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Medical management of osteonecrosis of the hip: a review

Abstract

Osteonecrosis or avascular necrosis (AVN) of the hip is a progressive disease mainly affecting adults in their third, fourth or fifth decade of life. Studies into the natural history of the disease suggest that femoral head collapse occurs within 2-3yrs with associated degenerative changes and at that stage arthroplasty is the most reliable treatment option. Therefore prevention of femoral head collapse is highly desirable in this young patient group. In early stage disease, before femoral head collapse (Ficat and Arlet stage 1-3) core decompression of the femoral head is currently the most widely used procedure to try to relieve intraosseous pressure in the femoral head and restore blood supply. Greater understanding of the pathogenesis of osteonecrosis has led to research into non-surgical management of early stages of the disease, including pharmacological and biophysical treatments. There may be a reduction in symptoms and evidence of prevention of disease progression following some non-surgical treatments. Further studies are needed, including trials comparing medical management with surgical intervention.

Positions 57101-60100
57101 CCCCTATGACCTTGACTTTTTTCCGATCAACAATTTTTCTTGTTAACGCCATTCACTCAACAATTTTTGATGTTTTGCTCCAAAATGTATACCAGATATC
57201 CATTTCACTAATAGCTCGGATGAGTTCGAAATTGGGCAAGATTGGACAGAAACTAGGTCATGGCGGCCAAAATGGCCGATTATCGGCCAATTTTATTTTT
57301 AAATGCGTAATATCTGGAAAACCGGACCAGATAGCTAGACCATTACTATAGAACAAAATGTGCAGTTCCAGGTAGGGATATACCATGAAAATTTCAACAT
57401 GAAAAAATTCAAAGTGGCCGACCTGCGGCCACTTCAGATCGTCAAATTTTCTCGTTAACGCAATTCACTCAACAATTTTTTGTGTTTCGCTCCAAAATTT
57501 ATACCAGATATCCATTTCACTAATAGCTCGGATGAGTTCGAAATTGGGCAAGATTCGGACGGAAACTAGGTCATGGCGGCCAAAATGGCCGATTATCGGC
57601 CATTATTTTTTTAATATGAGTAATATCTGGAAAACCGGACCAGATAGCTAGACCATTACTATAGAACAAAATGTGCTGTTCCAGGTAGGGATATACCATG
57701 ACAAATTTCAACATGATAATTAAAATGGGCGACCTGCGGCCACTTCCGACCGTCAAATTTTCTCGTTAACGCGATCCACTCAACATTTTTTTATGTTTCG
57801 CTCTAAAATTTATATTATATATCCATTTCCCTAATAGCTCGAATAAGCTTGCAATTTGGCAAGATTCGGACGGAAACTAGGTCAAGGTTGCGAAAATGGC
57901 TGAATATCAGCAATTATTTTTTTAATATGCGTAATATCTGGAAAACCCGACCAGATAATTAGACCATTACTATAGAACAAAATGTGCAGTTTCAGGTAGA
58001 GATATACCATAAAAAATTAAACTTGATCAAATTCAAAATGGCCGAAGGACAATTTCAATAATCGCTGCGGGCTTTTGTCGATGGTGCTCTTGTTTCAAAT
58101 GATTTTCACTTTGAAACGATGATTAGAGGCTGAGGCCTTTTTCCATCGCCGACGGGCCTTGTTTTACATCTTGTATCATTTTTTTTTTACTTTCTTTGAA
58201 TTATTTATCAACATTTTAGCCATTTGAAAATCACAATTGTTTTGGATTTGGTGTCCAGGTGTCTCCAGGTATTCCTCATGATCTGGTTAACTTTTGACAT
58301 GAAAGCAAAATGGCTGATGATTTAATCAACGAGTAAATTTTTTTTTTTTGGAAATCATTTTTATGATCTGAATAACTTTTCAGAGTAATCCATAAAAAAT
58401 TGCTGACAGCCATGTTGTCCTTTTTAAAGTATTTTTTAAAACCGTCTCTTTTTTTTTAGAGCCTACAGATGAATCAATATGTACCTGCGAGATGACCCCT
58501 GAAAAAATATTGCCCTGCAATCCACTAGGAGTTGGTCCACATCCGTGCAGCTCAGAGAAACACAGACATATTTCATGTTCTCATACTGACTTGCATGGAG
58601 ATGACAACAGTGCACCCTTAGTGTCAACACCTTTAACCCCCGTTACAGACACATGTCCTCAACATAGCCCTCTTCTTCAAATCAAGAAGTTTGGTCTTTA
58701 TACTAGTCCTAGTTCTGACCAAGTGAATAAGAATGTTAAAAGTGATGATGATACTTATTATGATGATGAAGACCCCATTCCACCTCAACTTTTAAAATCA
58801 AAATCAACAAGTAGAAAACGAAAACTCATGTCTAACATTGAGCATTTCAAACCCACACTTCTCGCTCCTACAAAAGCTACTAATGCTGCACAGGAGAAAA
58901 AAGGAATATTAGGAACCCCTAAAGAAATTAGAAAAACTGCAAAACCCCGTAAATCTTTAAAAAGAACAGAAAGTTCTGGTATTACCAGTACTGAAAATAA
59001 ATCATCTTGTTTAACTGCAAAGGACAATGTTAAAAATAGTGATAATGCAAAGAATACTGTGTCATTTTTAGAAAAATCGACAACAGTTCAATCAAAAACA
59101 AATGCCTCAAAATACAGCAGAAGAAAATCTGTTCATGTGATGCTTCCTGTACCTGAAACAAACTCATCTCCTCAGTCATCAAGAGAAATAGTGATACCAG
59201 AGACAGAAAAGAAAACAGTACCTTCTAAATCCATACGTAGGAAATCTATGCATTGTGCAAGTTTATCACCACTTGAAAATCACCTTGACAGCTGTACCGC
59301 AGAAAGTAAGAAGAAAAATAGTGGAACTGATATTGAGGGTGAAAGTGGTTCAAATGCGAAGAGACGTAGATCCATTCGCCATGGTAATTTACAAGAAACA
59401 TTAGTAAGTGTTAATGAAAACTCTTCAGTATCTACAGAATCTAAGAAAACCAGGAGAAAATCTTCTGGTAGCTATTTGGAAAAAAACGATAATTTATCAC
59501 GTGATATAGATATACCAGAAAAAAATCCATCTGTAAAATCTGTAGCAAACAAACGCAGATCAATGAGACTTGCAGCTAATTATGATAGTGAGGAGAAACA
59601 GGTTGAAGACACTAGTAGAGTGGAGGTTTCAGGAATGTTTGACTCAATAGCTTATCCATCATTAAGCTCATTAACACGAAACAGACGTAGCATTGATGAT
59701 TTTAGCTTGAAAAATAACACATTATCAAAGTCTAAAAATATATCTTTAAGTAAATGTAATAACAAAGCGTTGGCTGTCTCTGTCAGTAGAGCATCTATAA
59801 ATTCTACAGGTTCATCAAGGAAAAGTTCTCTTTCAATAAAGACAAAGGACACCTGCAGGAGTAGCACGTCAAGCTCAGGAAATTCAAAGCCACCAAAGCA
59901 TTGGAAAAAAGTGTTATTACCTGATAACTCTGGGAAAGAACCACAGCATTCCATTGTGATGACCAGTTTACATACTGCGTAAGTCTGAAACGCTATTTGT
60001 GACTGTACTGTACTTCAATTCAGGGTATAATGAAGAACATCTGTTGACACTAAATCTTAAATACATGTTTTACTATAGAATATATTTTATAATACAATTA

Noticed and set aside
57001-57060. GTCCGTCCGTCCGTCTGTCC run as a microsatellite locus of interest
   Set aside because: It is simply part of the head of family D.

Hip Int 2011; 21(4): 385 - 392

Article Type: REVIEW

DOI:10.5301/HIP.2011.8538

Authors

Asim Rajpura, Andrew C. Wright, Timothy N. Board

Article History

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